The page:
proved a Section 846 narcotics conspiracy as a predicate act and substantive offense. In light of a recent submission by one of the Trial One defendants, however, we shall set aside our reluctance to so interpret Andrews III.
Defendant Noah Robinson has filed a "response" to our Andrews III order in which he protests our assertion that the defendants would appear to have waived any double jeopardy concerns that might have been created by the severance plan. Robinson contends that he has not waived a defense of double jeopardy. Nevertheless, he apparently does not want to take his chances with that argument at a future date and instead has requested that should Trial One include drug-related evidence, then he should in fact be tried for the charges relating to the evidence that would be submitted to the jury. Although for the reasons we set forth in Andrews III we do not see much merit to Robinson's waiver point, see also Federal Rule of Criminal Procedure 12, we shall, in an abundance of caution, grant him the benefit of the doubt in this instance, particularly since his interest now relatively coincides with that of the government.
Accordingly, we shall permit the government to place Racketeering Act 31 and corresponding Count III before the jury. We again admonish the government, however, to heed the concerns we expressed in Andrews III, 754 F. Supp. at 1208. The fact that these charges will be presented as part of the government's case at Trial One does not change the considerations that will ultimately dictate the Rule 403 rulings that we have reserved for the time of trial.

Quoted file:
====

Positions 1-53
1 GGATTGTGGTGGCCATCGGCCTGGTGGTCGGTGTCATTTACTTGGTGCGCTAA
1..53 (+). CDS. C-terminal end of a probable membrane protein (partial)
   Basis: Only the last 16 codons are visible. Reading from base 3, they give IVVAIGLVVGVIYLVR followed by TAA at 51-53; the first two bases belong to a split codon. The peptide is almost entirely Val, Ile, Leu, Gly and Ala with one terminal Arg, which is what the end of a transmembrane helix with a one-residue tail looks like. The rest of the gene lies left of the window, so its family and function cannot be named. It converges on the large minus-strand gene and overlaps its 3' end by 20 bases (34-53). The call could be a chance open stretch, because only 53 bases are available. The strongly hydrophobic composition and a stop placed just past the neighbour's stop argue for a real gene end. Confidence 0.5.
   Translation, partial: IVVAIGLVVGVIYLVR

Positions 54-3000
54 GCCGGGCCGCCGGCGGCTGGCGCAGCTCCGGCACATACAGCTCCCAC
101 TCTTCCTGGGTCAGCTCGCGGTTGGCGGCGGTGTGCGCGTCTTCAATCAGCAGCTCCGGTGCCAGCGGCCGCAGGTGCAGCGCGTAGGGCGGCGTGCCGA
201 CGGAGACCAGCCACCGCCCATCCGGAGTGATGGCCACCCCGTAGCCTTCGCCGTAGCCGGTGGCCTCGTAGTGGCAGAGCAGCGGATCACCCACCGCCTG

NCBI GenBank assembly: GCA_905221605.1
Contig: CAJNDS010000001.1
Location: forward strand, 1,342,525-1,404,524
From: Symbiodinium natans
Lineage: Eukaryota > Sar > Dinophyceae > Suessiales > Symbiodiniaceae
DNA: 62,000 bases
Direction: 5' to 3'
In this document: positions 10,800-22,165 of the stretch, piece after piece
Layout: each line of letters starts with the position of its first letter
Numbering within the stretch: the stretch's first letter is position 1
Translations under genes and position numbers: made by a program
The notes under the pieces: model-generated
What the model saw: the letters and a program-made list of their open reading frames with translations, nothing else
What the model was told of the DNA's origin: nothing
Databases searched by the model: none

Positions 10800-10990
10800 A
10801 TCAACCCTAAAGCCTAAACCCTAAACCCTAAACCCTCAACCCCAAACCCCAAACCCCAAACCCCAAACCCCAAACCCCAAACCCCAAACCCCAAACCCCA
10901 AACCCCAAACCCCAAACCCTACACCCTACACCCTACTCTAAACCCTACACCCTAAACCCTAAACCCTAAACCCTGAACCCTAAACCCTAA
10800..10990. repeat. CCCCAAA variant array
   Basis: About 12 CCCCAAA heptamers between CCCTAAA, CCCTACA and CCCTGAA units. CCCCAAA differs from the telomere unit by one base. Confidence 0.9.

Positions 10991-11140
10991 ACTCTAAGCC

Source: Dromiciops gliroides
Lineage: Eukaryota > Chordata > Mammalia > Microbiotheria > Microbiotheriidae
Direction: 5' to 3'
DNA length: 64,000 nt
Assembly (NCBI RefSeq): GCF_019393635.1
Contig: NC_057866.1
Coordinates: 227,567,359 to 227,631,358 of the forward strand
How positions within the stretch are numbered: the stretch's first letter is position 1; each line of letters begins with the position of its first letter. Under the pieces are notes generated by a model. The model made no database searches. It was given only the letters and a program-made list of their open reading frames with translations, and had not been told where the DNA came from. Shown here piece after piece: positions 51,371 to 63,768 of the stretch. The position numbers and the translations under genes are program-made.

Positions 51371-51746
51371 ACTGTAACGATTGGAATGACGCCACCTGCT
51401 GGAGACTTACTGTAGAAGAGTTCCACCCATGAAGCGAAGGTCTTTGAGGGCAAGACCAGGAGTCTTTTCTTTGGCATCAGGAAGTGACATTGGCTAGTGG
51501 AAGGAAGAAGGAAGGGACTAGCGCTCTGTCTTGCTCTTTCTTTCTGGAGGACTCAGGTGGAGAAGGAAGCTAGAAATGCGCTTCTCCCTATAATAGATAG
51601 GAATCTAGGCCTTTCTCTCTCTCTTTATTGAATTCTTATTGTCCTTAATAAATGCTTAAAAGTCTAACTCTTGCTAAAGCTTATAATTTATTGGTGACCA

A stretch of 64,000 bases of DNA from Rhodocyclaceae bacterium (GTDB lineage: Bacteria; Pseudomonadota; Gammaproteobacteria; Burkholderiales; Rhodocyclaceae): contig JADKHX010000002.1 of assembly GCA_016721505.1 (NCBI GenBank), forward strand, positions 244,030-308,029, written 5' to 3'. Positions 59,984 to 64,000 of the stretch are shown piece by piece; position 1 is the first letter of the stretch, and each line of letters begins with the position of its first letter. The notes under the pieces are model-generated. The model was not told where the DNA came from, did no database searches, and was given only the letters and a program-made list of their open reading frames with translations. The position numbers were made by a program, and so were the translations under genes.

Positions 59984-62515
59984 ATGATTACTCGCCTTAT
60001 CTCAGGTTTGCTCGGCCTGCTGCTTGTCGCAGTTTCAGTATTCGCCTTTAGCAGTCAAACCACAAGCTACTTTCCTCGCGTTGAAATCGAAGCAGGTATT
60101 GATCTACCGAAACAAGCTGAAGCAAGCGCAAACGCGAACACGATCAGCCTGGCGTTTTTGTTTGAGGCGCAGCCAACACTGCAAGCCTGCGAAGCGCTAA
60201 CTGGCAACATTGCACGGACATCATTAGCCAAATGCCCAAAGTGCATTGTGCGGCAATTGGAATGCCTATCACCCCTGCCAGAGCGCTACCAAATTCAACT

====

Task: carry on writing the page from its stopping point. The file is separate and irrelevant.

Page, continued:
Although the severance chapter of these proceedings is now closed, the problems we have faced are neither unique to this case nor are they sure to go away any time soon. The Federal Courts Study Committee has recently voiced its concern that since 1979 the number of criminal trials lasting over twenty days has more than doubled, and those lasting over forty days has grown four-fold. Report of the Federal Courts Study Committee, 106-07 (Apr. 2, 1990). The proposed length of the trial of this case both in its unsevered and severed form far surpasses the periods of time that gave the Committee concern. But this case presents additional problems of equal or even greater significance. The presentation and consideration of the severance issues, occasioned both by the return of an indictment that was untriable in its original form and an initial lack of government cooperation, has occupied an inordinate period of pretrial time and effort. In addition, the demands of this case, as originally indicted, have greatly exacerbated the task of securing and coordinating appointed counsel. Further, having severed the case, we nevertheless still face a scheduling dilemma for which there exists no perfect solution, and which has the potential to present very serious statutory and constitutional concerns with respect to the length of pretrial detention. None of these problems has arisen discretely; they all are interrelated. And by no means is this list inclusive. Although the Federal Courts Study Committee was not able to give the matter of "mega-trials" full consideration, the Committee proposed that the Attorney General should convene a conference of prosecutors and defense lawyers to consider the problems of complex criminal trials. Id. The recommendation is a sound one, and reflects what we believe is the proper view that the indicting authority is best situated to stem the tide and resulting problems of mega-trials. In Andrews I, however, we observed that several reasons compelled the conclusion that it is "unlikely that the recent increase in mega-trials will soon be curbed at the initiative of the prosecution." Andrews I, 754 F. Supp. at 1180. We can only hope that the Executive Branch, perhaps with this District taking the lead, will responsibly act upon the Committee's proposal and ultimately prove our assessment wrong. It is so ordered.